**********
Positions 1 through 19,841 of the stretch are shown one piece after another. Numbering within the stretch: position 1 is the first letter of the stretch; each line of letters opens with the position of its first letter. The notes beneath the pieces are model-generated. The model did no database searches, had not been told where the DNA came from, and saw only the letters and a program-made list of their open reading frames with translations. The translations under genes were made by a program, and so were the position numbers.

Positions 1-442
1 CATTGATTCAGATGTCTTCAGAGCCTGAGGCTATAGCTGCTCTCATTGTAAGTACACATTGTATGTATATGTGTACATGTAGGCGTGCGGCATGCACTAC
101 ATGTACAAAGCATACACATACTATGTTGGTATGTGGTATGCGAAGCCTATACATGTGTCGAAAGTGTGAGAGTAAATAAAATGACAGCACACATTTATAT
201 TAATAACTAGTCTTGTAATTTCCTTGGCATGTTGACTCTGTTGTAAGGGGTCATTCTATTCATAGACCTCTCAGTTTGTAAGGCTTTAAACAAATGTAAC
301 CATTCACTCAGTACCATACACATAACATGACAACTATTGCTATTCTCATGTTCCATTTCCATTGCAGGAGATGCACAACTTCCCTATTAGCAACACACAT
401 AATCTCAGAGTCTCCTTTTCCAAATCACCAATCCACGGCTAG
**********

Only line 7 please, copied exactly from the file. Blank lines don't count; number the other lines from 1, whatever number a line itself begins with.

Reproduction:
401 AATCTCAGAGTCTCCTTTTCCAAATCACCAATCCACGGCTAG